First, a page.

There's some chatter that Sen. Roy Blunt's recent shenanigans and his "conscience" amendment allowing your boss to control your life and decline any medical insurance coverage they may have a problem with may be to position himself so as to make a run for even higher leadership positions of the Republican Party in the Senate.
[T]his week the Missouri Republican is assuming a new role — the unexpected culture warrior — a move that could aid or hobble what many believe is his goal to eventually become majority leader.
Blunt is pushing legislation to undo — and then some — President Barack Obama’s mandate that employers provide coverage for contraceptives. The gambit, his most audacious in his 13 months in the Senate, is sure to bolster his standing with the social conservative wing of the party.
But there’s worry even within his own party that his proposal goes too far and could unleash a voter backlash in a year the GOP hopes to wrest control of the White House and Senate from Democrats[...]
Too bad for Blunt that the vast majority of Americans are against his amendment and it's likely to go down in flames. Blunt even admits that his amendment is so broad that it doesn't mention any specific procedure saying, "I don't think it's an overreach at all. It doesn't mention any specific procedure."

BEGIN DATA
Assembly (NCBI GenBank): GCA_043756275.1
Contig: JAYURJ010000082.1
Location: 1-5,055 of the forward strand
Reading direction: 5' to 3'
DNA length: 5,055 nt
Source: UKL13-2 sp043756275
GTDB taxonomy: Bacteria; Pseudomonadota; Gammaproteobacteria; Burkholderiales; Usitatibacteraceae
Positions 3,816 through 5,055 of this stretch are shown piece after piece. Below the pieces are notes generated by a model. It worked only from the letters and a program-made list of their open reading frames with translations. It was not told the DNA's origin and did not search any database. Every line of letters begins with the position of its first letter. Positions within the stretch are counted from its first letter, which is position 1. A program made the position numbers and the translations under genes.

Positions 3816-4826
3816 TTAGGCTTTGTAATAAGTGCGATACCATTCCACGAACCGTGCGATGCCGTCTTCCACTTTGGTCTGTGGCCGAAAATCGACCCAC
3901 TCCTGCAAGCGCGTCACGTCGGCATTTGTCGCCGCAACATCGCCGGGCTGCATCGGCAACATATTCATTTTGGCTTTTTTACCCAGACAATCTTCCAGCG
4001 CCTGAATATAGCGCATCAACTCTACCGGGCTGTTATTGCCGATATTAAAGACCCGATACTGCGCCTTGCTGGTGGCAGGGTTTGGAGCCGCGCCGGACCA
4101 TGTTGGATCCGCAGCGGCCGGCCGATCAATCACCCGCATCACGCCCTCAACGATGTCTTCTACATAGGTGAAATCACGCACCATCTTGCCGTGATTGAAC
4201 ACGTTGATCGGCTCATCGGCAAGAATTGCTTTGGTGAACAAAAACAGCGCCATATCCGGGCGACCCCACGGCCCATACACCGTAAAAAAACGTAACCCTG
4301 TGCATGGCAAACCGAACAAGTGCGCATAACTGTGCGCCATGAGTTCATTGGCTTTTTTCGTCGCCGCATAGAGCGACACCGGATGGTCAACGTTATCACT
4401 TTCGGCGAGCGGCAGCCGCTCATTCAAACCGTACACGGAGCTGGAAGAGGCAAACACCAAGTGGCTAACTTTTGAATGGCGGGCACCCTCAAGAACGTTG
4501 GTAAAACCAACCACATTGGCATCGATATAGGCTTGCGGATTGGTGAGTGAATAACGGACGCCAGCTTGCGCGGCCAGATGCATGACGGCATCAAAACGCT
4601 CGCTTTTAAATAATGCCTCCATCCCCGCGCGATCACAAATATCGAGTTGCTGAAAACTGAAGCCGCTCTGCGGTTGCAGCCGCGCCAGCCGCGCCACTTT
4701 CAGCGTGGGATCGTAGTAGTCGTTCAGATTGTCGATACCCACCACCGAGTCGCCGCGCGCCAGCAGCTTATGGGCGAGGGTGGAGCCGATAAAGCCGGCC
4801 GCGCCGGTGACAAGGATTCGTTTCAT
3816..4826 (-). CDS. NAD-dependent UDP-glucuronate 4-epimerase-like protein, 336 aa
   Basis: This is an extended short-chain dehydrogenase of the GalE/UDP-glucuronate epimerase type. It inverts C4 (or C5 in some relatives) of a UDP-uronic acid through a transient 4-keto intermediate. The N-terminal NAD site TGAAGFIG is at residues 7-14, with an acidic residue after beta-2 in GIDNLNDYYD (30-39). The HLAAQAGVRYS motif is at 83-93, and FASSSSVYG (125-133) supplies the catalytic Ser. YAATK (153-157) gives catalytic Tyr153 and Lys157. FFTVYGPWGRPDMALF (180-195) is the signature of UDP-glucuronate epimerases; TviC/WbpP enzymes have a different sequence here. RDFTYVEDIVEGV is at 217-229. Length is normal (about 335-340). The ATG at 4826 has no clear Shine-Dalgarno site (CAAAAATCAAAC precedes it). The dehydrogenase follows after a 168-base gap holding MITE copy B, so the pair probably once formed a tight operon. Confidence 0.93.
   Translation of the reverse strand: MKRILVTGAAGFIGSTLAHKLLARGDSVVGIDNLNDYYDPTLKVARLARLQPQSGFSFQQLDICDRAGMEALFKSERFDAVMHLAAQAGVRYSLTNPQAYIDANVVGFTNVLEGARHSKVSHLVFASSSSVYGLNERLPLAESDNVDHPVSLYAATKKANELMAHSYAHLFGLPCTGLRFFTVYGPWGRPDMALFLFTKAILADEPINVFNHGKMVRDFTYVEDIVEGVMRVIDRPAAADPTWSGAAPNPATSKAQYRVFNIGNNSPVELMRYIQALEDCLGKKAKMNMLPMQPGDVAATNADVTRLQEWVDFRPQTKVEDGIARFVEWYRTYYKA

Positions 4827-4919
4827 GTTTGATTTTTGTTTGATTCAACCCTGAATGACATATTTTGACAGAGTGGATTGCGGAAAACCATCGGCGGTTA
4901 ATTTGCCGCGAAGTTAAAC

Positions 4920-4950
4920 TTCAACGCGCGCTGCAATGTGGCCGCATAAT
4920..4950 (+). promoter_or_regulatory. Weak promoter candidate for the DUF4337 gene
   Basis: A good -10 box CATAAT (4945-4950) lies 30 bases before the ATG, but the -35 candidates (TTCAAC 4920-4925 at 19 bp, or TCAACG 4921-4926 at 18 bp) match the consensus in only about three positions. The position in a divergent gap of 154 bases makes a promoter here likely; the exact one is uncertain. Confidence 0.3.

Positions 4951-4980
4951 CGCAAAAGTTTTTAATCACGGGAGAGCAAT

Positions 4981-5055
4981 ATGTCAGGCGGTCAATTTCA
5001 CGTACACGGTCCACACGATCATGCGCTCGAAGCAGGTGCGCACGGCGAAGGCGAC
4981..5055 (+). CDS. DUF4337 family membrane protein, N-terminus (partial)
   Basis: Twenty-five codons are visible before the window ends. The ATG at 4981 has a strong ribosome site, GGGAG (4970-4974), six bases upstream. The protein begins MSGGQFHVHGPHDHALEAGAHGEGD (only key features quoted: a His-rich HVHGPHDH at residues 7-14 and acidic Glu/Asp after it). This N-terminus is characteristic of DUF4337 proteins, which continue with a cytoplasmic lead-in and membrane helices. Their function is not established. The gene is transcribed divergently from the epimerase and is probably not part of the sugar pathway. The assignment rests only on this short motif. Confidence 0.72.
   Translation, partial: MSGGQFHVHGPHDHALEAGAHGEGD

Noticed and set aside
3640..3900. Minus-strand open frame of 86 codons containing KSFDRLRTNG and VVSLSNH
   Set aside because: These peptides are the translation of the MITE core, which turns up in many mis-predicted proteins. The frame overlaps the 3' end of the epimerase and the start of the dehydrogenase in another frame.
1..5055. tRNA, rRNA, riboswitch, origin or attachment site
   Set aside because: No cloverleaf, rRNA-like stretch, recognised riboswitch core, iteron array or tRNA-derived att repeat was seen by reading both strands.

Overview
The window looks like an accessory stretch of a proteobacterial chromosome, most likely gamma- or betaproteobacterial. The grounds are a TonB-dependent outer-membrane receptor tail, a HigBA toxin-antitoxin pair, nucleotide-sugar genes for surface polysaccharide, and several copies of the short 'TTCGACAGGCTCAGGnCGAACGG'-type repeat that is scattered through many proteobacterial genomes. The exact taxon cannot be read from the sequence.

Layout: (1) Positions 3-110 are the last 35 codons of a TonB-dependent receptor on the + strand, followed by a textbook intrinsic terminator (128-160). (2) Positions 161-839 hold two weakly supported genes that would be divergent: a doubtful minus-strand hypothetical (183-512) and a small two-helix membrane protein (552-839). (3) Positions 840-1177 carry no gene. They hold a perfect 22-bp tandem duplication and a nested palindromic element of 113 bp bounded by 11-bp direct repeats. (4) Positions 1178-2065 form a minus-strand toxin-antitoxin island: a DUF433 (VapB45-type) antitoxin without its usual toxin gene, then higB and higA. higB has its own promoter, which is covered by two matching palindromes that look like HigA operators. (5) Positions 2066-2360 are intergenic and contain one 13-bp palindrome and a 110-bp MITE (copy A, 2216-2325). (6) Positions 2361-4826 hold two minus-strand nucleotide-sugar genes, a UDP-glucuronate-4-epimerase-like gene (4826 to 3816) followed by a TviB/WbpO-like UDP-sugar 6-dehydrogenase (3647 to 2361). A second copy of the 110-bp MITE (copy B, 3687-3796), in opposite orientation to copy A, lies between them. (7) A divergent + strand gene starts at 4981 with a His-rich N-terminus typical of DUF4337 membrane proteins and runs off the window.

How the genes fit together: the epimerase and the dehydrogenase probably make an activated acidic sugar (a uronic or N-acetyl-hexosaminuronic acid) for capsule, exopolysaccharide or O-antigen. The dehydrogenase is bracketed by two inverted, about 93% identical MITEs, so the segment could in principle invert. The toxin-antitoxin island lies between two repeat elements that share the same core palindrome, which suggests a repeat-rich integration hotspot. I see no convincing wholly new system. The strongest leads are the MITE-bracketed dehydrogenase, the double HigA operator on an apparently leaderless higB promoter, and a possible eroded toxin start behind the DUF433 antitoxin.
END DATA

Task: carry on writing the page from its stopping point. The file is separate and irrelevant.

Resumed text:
For someone clearly demonstrating naked ambition in an effort to rise through the ranks of his party's senate leadership, showing just exactly how tone deaf he is to the will of his constituents and the vast majority of Americans as well as his inability to correct course and instead pursue a disaster even members of his own party are concerned about isn't exactly something a party struggling for relevancy needs at this point in time.
Then again, Blunt may be attempting to take his party's political positions further into irrelevancy, because those who are supporting him come from the extreme fringe:
“I absolutely believe at some point he could become majority leader,” said Grace-Marie Turner, president of the Galen Institute, a conservative think tank that has worked closely with Blunt on health care issues.
“I think he will rise up the leadership ladder,” added Doug Johnson, a lobbyist with National Right to Life who has known Blunt since he first won election to the House.